Michigan Science Teachers Association Honors Huntoon with Its Premier Award


Thursday, March 14, 2019
The Michigan Science Teachers Association (MSTA) awarded Mi-STAR project lead and principal investigator Jackie Huntoon its highest honor March 1 at its 66th annual conference, in Grand Rapids.

The George G. Mallinson Award for Lifetime Achievement in the Field of Science Education recognizes contributions to science education in general and to MSTA in particular. Its criteria include “active leadership in science and/or science education at the local, state, and national level; outstanding contributions to the improvement of science curricula; extensive writings in the field of science education; contributions to science education over a significant period of time; and overall excellence of contributions to science education.”

Huntoon, the provost and senior vice president for academic affairs at Michigan Technological University, has been active in MSTA for many years, currently serving as its director of higher education. MSTA co-executive director Robby Cramer lauded her pivotal effort to launch the Michigan Science Teaching and Assessment Reform project (Mi-STAR). “These curriculum units are enabling middle school teachers to successfully implement the vision of Michigan’s new science and engineering standards in classrooms across our state,” said Cramer. As of December, more than 655 teachers have taught Mi-STAR units, 132 districts have implemented Mi-STAR training or signed up for training, and an estimated 65,000 students have been impacted by Mi-STAR.

Yonee Bryant-Kuiphoff, a science teacher at Linden Grove Middle School in Kalamazoo, nominated Huntoon for the Mallinson Award and introduced her at the MSTA honors banquet, noting that she first met Huntoon through the Michigan Teacher Excellence Program (MiTEP), which prepared urban science teachers to improve earth science education in their districts. “I got to know her much better during the last Geology in Utah’s National Parks field experience in 2014,” she said. “This woman, over a 12-year period, bravely took over 180 middle school teachers on three-week experiences to give us more exposure, so we could have a richer instructional model for our students.

“If you have ever worked with middle school teachers for any amount of time, you would say that qualifies her for a lifetime achievement award.”

Huntoon’s dedication to education has had far-reaching effects, Bryant-Kuiphoff said. “Jackie’s direct and indirect influence on teachers . . . as instructors, facilitators or in curriculum development gives the underscored, italicized, exclamation point to her dedication and unswerving support for science education, not only in Michigan but to education on a national level.”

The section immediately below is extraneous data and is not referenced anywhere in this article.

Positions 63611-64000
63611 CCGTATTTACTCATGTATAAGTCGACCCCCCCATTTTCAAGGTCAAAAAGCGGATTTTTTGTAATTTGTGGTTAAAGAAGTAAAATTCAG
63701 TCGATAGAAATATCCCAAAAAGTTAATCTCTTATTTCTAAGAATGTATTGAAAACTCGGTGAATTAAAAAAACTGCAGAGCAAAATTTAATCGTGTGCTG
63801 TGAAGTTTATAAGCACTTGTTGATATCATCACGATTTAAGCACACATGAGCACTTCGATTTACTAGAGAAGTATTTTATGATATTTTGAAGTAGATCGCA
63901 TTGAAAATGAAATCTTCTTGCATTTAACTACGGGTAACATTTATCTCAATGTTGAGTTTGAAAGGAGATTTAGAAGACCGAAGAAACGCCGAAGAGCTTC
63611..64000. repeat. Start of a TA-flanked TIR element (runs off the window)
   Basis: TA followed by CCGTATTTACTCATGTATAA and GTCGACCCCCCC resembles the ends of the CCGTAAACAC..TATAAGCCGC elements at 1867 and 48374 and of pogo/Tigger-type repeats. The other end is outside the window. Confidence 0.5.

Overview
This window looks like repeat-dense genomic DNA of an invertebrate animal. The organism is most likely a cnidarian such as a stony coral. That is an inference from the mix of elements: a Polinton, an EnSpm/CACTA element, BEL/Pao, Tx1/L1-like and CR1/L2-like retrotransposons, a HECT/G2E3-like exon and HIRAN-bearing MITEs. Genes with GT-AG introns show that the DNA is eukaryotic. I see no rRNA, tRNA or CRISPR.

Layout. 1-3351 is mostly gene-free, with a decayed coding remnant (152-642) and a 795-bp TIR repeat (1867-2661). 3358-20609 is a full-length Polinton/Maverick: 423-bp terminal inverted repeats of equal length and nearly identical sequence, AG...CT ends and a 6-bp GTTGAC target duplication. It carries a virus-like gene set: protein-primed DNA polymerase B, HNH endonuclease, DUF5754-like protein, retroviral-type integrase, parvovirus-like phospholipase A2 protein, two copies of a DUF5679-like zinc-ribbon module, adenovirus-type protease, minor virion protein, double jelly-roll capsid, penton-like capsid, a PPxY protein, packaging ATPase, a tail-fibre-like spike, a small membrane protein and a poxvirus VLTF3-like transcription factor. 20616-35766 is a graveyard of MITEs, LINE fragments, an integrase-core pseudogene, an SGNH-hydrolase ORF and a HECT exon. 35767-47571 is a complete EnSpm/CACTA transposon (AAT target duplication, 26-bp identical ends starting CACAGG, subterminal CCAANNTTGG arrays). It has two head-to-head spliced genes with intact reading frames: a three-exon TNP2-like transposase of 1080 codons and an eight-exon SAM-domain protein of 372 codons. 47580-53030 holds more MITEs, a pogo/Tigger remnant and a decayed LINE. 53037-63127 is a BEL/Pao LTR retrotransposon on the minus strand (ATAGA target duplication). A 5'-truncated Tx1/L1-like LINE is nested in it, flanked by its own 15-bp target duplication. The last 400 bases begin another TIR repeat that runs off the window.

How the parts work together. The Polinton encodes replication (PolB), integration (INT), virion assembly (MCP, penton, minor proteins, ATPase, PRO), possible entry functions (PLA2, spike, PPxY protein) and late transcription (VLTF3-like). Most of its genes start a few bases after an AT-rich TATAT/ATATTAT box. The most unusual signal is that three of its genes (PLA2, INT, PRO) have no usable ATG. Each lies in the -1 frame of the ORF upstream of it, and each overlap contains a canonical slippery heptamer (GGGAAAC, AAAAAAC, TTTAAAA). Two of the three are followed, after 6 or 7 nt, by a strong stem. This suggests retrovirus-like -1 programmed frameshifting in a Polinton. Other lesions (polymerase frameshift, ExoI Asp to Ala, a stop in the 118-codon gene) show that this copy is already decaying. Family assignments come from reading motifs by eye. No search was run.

In particular, Huntoon’s Mi-STAR effort helped to energize a sea change in middle school science education. “I am much more confident, not only as a teacher, but also as a professional developing and writing curricula and working with other teachers across the state, as a result of her mentorship,” said Bryant-Kuiphoff, who is among the science teachers developing the Mi-STAR curriculum. Huntoon’s vision and her confidence in those teachers is a huge part of its success, she added, inspiring a vibrant, new science pedagogy.
 
“I feel really blessed that I’ve had the opportunity to work with the people in this room, elsewhere in the U.S. and around the world—people with a similar passion, including great scientists and great engineers—who thought education was the most important thing they could do,” Huntoon said in accepting the Mallinson Award. “What we’ve done has been transformative for a lot of people, including me. We’ve become true partners, trying to make things better for students, and now all that work is beginning to make an impact.”

“I’ve worked with many of you,” Huntoon told the crowd of K-12 educators, “and I tell you, it’s the best part of my life.”

Huntoon formerly served as associate provost and dean of Michigan Tech's Graduate School and is a professor in the Department of Geological and Mining Engineering and Sciences. She is a member of the federal STEM Education Advisory Panel and former chair of the Graduate Record Exam Board. In addition, Huntoon has served as program director for diversity and education at the National Science Foundation's Directorate for Geosciences.

Among her honors, Huntoon was named a National Association of Geology Teachers Distinguished Lecturer for 2005–08, received the 2002 A. I. Levorsen Award for Outstanding Contribution to Petroleum Geology from the American Association of Petroleum Geologists and is a Fellow in the Geological Society of America.

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Mi-STAR was founded in 2015 through generous support provided by the Herbert H. and Grace A. Dow Foundation. Mi-STAR has also received substantial support from the National Science Foundation, the MiSTEM Advisory Council through the Michigan Department of Education, and Michigan Technological University.
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